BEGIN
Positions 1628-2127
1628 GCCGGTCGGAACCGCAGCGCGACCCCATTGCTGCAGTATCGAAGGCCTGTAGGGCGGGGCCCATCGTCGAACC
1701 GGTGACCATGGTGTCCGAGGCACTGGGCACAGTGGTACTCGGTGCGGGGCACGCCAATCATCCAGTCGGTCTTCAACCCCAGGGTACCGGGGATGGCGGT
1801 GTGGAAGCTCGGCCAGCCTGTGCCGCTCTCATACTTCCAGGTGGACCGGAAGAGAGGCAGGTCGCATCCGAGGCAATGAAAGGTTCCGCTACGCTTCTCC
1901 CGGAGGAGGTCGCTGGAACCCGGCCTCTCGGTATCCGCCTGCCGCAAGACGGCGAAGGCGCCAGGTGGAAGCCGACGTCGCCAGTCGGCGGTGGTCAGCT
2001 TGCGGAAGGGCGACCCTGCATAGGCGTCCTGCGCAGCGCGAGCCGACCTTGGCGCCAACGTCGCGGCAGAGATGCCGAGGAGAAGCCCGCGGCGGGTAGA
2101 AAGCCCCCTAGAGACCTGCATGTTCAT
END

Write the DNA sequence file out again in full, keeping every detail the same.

Positions 1628-2127
1628 GCCGGTCGGAACCGCAGCGCGACCCCATTGCTGCAGTATCGAAGGCCTGTAGGGCGGGGCCCATCGTCGAACC
1701 GGTGACCATGGTGTCCGAGGCACTGGGCACAGTGGTACTCGGTGCGGGGCACGCCAATCATCCAGTCGGTCTTCAACCCCAGGGTACCGGGGATGGCGGT
1801 GTGGAAGCTCGGCCAGCCTGTGCCGCTCTCATACTTCCAGGTGGACCGGAAGAGAGGCAGGTCGCATCCGAGGCAATGAAAGGTTCCGCTACGCTTCTCC
1901 CGGAGGAGGTCGCTGGAACCCGGCCTCTCGGTATCCGCCTGCCGCAAGACGGCGAAGGCGCCAGGTGGAAGCCGACGTCGCCAGTCGGCGGTGGTCAGCT
2001 TGCGGAAGGGCGACCCTGCATAGGCGTCCTGCGCAGCGCGAGCCGACCTTGGCGCCAACGTCGCGGCAGAGATGCCGAGGAGAAGCCCGCGGCGGGTAGA
2101 AAGCCCCCTAGAGACCTGCATGTTCAT